We heard a lot of valuable insights in these sessions, some wonderfully encouraging and some that hit close to the bone. You shared amazing stories about how we have helped you thrive, how essential we are to your creative lives, and how our company values were felt and appreciated, both externally and internally. Shout out to the person who called us an “icon” – you made our whole team’s day.

But one thing we heard repeatedly was that our brand didn’t represent the creative community as well as it could…oh, and as much as we called our product for brands, “Libris,” you all called it “PhotoShelter.”

We took all of these research sessions and findings and developed a few scenarios for how best to move forward. The path we chose is a “Master Brand Strategy” – one brand name that unites it all.

Our brand, PhotoShelter, is proven, reliable and unique. It means something to our members, our clients and our team. What we realized is that we didn’t need to reinvent the brand. We needed to take hold of who we are, invest in our values and personality…and “sunset” the Libris brand name.

So, what does this mean for you – our members and clients? Simply, our company is called PhotoShelter. We have two main products, PhotoShelter for Photographers (individual image-makers) and PhotoShelter for Brands (brands, teams and organizations) – one product built for photographers to power their image businesses, and one for brand creative teams to manage and deploy their visual media – with a shared mission to transform the way creative people work.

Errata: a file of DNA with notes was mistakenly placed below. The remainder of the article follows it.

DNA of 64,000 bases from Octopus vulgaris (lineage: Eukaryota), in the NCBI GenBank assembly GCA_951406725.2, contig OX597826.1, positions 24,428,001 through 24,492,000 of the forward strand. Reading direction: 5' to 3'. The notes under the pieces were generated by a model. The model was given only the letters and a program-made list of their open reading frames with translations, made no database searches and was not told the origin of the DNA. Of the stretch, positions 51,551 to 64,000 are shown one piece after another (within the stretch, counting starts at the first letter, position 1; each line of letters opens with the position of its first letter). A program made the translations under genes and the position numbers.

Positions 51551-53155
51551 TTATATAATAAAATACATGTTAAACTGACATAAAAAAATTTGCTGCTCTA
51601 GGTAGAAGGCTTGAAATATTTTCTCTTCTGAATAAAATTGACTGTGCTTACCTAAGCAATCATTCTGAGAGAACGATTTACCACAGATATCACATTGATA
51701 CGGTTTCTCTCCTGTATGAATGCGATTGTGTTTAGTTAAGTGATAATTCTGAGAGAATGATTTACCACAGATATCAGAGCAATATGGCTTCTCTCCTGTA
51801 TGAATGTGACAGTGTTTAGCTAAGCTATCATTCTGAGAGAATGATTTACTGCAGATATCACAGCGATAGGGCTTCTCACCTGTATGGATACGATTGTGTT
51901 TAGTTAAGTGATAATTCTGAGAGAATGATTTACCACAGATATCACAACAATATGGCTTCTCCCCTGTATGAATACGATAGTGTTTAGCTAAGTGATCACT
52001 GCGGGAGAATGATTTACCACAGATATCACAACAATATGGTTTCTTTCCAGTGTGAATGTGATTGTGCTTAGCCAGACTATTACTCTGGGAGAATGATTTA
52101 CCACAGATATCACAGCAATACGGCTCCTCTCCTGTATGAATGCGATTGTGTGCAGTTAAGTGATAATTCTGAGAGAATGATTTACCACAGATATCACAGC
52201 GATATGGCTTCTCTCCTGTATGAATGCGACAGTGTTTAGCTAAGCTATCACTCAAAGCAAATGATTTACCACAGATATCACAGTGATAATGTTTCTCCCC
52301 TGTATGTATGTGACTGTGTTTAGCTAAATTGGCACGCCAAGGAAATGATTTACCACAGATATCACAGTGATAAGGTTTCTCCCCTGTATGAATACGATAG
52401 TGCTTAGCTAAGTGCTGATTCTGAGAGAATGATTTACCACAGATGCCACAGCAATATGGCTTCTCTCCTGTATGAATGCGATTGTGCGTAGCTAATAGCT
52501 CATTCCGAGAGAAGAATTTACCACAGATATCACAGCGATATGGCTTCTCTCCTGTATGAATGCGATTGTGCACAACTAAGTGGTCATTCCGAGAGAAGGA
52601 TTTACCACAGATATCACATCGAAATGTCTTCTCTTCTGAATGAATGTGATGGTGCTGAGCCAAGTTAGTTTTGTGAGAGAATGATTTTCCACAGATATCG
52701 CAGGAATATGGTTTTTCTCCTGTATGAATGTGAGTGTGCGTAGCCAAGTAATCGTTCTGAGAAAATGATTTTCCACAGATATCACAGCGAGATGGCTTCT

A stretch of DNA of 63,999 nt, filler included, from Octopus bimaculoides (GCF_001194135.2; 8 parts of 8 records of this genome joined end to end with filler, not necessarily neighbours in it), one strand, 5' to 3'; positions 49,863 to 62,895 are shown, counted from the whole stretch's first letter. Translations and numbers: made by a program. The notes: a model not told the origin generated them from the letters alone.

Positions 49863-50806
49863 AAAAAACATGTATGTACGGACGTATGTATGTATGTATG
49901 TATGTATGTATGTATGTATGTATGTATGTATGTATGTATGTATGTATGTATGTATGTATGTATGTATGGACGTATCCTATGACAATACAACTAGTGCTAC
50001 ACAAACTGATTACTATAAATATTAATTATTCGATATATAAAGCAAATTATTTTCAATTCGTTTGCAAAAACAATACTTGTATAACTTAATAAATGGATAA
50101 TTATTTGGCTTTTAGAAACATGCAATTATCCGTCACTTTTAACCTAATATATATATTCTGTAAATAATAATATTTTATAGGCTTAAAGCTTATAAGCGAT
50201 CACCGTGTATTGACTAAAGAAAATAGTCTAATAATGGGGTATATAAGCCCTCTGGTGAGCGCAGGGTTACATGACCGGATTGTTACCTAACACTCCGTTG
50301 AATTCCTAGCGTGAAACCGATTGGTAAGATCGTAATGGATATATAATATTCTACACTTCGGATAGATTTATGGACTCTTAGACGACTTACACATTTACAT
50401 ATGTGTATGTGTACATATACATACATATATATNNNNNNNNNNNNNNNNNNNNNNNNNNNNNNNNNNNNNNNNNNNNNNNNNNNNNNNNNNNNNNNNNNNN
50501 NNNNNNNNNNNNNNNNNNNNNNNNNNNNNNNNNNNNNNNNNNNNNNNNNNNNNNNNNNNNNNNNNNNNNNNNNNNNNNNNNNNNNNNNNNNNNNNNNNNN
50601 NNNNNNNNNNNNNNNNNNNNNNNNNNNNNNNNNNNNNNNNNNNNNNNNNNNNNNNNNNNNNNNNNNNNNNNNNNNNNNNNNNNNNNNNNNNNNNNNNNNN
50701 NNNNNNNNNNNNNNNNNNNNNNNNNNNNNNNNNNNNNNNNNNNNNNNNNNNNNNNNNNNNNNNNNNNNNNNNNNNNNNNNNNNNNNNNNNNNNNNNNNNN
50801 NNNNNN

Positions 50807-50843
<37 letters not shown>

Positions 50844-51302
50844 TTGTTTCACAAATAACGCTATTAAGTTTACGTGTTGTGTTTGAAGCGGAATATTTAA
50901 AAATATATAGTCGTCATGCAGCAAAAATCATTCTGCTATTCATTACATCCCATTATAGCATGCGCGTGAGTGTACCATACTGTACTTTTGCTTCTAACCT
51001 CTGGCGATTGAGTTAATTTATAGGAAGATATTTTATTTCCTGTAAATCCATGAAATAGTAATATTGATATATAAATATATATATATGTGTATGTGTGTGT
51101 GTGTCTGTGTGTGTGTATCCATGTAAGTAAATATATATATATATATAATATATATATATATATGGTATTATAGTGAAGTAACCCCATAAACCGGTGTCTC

Our agency partners at Sullivan helped guide our way with message points, unique product attributes and the language we could rely on to tell our story. Authentic, unique and relevant. They helped us develop our new positioning line – “The Power of a Moment” – as the keystone to hold it all together. “The Power of a Moment” is not about us. It’s about you – our members and clients.

You fill our servers with images that change the way the world sees an issue, pictures that inspire and lead to deep reflection, pure aesthetic joy, breaking news, the winning shot, the 9th inning home run, the stories that launch brands, and the campaigns that move products. These are the “moments” that matter – and we’ve built our product to help unlock their potential.

We strive to empower creative workflow and to help you share visual stories that make a meaningful impact. We’re not just a “shelter.” We are a gateway that helps you transform raw creativity into expression and engagement.

Throughout this process, we’ve uncovered our “Brand Personality.” The words are simple: “All In, Dynamic and Heartfelt.” When we heard them, we felt them right away. The team at PhotoShelter brings these traits to work every day. It’s how we treat one another and how we behave with our members and clients. Every day. Every person. All the time.